While dealing with basic logistics in the name of his diploma, Aleksandar reconnected with old friends who also shared his interest in art. This is how Perde was born in the winter of 2006-2007. The young filmmaker admits that his commitment to the project is based on his professional ambitions, but the other members could not afford to devote too many resources for their sections, because they all pursued other career paths. Nevertheless, all united under the flag of cinema and Aleksandar believes the attitude of young people towards noncommercial movies changed a lot in the last two years. Magdalena acknowledges that people recognize her on the street and often inquire about the next screening. Aleksandar adds that now he thinks of the next step, so when he compiles a programme from Bulgarian movies, he strives to pick up the best, hoping that young viewers in Varna will get jealous and eventually motivated to shoot something better. I comment that Johnny Oddball's idea for short film challenges is very popular in Sofia and helps many young artists find their voice, so I wonder if Perde has ever thought of organizing such an event. The answer is affirmative, but Alexandar is clear about the fact that it is too early.
I still wonder what is the role of Artin Vision and what is the difference between this organization and Perde. Aleksandar explains that he launched Artin several years ago as an independent production company. Initially, he gathered a semi-professional crew and filmed a few low-budget shorts. “Big Fish” for example was in top 10 of In The Palace 2008. When I ask what is it to shoot a movie in Varna with the voluntary help of friends and acquaintances, Magdalena (who participated as an assistant-director) recalls some very tough moments. A new chance appeared after the script writing workshop Perde organized in the autumn. Aleksandar chose Daniela Ovcharova's text and developed her story into his last short: “In Vitro”. This film will have its debut in the new edition of Balchik's festival.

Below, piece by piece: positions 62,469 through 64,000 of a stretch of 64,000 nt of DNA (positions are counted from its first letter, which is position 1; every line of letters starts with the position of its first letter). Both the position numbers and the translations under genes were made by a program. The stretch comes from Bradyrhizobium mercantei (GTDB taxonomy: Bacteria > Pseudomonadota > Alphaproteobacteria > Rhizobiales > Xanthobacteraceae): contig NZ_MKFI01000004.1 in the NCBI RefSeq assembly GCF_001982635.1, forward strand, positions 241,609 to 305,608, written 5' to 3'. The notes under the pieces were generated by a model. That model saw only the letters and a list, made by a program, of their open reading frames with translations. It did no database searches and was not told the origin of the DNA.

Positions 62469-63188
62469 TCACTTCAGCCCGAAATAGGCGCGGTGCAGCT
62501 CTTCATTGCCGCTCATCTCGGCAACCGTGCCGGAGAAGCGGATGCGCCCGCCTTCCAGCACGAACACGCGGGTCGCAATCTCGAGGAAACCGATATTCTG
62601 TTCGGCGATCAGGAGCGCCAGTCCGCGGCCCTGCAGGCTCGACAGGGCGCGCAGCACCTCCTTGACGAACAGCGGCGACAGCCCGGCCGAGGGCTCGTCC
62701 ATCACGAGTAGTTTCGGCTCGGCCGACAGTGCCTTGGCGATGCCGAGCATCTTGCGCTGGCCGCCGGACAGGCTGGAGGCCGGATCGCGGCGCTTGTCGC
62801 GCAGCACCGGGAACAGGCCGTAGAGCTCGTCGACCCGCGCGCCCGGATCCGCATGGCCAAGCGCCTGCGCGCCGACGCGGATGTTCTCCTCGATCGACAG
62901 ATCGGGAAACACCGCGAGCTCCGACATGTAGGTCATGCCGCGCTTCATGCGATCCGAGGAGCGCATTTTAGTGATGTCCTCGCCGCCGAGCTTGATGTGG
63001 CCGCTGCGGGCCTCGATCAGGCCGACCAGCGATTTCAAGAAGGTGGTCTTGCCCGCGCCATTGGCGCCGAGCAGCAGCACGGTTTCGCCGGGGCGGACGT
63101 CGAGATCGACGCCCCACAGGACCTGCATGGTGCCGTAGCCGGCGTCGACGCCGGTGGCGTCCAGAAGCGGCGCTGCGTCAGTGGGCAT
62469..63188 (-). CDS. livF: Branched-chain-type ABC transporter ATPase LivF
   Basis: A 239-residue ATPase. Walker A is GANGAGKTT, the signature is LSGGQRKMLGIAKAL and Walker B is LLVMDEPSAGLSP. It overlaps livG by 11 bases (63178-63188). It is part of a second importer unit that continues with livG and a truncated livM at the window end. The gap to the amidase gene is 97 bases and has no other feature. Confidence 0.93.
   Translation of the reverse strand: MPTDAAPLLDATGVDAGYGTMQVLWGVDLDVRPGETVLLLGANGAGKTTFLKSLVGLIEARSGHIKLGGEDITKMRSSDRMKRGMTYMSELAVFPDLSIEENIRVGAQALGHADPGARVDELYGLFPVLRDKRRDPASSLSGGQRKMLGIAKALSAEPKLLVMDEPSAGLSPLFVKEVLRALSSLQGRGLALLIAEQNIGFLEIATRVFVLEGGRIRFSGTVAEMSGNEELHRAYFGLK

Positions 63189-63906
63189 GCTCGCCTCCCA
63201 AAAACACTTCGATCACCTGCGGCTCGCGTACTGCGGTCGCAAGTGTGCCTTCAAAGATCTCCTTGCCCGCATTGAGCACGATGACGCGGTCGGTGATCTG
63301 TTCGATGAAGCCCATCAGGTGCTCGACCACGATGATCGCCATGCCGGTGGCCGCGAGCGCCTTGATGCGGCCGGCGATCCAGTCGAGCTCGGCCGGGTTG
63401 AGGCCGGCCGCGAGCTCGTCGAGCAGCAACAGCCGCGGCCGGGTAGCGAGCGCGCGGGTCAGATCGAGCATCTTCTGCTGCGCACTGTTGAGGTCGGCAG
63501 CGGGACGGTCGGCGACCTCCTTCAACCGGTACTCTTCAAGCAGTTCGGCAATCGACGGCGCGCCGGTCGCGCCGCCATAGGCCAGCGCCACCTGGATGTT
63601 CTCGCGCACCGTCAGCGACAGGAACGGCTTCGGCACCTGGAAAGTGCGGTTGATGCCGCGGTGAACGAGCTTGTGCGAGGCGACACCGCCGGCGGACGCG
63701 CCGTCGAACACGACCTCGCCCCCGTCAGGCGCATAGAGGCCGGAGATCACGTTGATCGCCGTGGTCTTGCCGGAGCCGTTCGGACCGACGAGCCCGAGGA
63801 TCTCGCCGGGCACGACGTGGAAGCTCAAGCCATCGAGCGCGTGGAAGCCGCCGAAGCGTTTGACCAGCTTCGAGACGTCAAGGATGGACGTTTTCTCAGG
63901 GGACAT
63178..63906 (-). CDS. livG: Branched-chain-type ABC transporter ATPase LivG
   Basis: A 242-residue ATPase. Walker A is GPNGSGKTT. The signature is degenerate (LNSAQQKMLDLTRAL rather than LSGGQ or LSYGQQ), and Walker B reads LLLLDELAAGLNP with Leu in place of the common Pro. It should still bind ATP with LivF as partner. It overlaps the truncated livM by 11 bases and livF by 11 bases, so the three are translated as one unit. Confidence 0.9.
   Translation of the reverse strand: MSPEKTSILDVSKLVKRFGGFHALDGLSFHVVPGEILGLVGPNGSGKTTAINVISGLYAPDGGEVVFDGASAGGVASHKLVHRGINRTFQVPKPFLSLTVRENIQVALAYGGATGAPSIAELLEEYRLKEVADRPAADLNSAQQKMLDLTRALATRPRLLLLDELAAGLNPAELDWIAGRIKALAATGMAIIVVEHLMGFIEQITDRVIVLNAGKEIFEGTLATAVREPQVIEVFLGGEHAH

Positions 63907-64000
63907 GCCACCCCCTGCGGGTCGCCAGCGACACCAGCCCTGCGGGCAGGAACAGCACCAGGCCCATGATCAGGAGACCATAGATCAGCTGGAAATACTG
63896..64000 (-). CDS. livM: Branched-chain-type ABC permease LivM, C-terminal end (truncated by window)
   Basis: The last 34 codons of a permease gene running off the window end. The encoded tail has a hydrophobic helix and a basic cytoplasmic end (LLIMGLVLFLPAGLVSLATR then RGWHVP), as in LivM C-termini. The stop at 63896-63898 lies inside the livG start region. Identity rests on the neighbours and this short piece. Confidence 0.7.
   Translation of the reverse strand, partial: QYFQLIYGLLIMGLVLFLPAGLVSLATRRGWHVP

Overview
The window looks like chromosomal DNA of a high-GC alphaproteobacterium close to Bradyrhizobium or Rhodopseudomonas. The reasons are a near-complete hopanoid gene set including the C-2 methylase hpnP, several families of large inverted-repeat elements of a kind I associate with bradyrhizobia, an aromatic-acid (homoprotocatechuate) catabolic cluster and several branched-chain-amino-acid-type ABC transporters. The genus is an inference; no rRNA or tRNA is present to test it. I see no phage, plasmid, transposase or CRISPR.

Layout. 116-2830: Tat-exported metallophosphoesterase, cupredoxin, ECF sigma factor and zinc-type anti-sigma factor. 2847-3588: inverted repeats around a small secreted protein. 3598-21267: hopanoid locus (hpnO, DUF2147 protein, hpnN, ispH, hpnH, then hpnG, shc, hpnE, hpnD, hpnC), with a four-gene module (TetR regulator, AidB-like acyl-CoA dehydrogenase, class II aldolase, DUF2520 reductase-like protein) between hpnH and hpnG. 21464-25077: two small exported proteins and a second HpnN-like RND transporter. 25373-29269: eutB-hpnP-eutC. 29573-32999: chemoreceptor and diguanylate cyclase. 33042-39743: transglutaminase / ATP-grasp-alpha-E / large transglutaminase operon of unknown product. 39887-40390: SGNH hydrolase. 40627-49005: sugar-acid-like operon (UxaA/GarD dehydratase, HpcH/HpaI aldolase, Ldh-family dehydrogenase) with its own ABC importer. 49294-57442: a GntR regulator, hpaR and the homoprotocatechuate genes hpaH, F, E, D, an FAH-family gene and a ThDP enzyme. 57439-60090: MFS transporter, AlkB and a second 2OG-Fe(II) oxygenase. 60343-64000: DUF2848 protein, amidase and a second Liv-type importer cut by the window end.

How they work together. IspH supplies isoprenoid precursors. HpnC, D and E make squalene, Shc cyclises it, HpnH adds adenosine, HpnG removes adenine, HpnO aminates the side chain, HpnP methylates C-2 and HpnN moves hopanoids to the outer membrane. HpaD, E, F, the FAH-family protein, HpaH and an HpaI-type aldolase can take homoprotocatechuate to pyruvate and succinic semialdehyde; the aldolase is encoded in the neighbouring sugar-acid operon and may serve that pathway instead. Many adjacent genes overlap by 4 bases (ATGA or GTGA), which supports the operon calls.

The idea for “Flowers of the Koran” was also purposely carried out by Artin Vision. Aleksandar and Magdalena understand that Perde targets young audience – mostly teenagers who lack the interest to watch movies from an exotic culture, especially dealing with serious topics. For the regular audience of the late night shorts the high-quality Middle East panorama means “too much drama”. Thus, Artin changed the tactic: requested institutional aid from the municipality and provided for large media coverage. Besides, it was announced that the screenings will take place in “the ex-cinema Georgy Dimitrov” instead of “Comix club”, because middle-aged citizens of Varna are more familiar with the old notion. Indeed, while watching “Scream of the Ants” it occurred to me that one must have a special affection for arthouse and experimental cinema in order to appreciate the poetical style of Mohsen Makhmalbaf. May be this is why the viewers were older than 30 years. And not many.
Anyway, Aleksandar is an optimist. Right now, he is aware that he cannot make a living only out of filmmaking, so willing or not, he has to focus on family business – real estates. Magdalena is rather cautious due to the general exodus from cultural events and the domination of the worldwide financial crisis. Yet, both of them dream for constructing a real film studio and even pavilions outside of the city. I can only wish them luck.
Yoana Pavlova graduated Cinema Studies at NATFA and works as a freelance film journalist and critic for various media.